It’s almost time for college and university students to head back to school. Due to COVID-19, it’s evident that many will have to take a few online courses. When you spend hours at home on your laptop, it’s easy to waste energy. However, it’s always important to live a more eco-friendly lifestyle — whether or not you expect to attend in-person classes.
Here’s how to save energy and electricity as a student.
1. Try a New Shower head
This tip may not apply unless you live off-campus. That said, it’s still worthwhile to note for future use. The average American’s water use amounts to 60 gallons per day — and that’s mostly due to long showers and toilet flushes. It takes energy to distribute and heat water, so it’s important to choose sustainable methods whenever possible. You’ll be able to save money as a result.
A green shower head can lessen your water use. These devices limit how much water your shower dispenses per minute. As a result, your water heater won’t have to work as hard. You can simply switch out your current shower head for this replacement. Then, you can reinstall the old shower head when it’s time to move.
2. Limit Air Conditioner Use
You’ll find that many dorms and apartments have air conditioners. These may be whole-house or window units. In either case, it’s essential to cut back on how often you turn on your A/C, even on hot days. You should opt for a fan to cool your space instead, unless it’s truly unbearable outside and in. You can also run your A/C at a higher temperature so it doesn’t have to use much energy.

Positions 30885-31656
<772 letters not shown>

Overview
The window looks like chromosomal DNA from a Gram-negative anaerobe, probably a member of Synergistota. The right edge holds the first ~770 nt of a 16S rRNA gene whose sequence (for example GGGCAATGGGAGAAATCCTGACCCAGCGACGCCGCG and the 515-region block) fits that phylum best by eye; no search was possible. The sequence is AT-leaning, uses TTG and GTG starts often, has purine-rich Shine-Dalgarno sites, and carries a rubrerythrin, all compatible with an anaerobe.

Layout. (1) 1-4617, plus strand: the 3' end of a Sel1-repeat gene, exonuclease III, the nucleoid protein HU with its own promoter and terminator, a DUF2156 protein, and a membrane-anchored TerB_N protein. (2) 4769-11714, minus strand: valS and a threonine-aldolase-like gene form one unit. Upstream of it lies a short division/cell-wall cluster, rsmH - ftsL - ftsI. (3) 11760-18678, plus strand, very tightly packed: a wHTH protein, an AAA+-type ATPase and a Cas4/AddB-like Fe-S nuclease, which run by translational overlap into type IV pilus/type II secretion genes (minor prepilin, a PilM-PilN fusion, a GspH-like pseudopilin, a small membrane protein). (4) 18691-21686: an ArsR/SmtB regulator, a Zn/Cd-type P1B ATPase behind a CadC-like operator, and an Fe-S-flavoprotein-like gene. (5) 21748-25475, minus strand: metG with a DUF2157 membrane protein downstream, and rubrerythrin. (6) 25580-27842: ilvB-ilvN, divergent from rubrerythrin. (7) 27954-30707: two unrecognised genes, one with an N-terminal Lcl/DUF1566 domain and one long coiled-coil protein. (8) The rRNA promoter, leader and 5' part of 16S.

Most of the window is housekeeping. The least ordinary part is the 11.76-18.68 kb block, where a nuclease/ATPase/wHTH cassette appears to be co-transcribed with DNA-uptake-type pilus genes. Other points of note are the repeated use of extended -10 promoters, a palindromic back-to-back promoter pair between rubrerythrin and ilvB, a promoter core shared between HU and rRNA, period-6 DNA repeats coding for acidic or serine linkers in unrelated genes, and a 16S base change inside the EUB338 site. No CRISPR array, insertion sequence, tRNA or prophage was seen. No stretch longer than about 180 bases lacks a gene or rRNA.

Try to set your thermostat to no more than 77 degrees Fahrenheit or 25 degrees Celsius when you’re at home. This step keeps your space cool, all while you conserve electricity. You can then increase your thermostat to a higher temperature whenever you step out.
3. Use a Power Strip
Here’s how to save energy on a college campus when you aren’t there. Maybe you have day-long classes, or you’re away for the weekend. You’ve probably left your TV, chargers and other electronic devices plugged into an outlet. It turns out that some devices still use energy even when you turn them off. If you use a power strip, it’s easier to cut power entirely before you leave for class or work.
Be sure to choose a power strip with a surge protector so your gadgets won’t experience voltage spikes. This added feature keeps your electronics safe.
4. Cook Enough for Leftovers
While energy conservation for students isn’t always simple, it’s easier than you think to make eco-friendly changes. If you cook your own meals, it’s essential to make enough for leftovers. You could even prepare bulk meals each week so you only have to cook once. This effort saves money and energy, since you’ll use your oven less and avoid unnecessary to-go orders.
You may also want to eat less meat and dairy. A somewhat vegetarian or vegan diet has far fewer energy implications than traditional options. Consider these points before you plan your next trip supermarket trip.
5. Go With Cold Water
When you wash your clothes, it’s best to use cold water. You can still use hot water for extra-dirty clothes so that you can thoroughly clean them. Otherwise, cold water should be your first choice. That because it’s a lot easier on your water heater. Plus, your garments won’t produce as many microfibers — and these materials can pollute oceans. You’ll find that your clothes hold up longer, too.
Do your machines have an option that specifically saves energy? Choose that for regular loads. You can even take another step if you want to use eco-friendly products. These efforts make a distinct difference. If you have an outdoor space, it’s also smart to air-dry your clothes whenever possible.
Learn How to Conserve Energy for Students
It’s clear that energy conversation for students doesn’t have to be complicated. A few simple changes to your daily activities can make a significant impact. Start with these ideas to lead a more sustainable lifestyle this year. Your eco-friendly actions will feel like second-nature before long!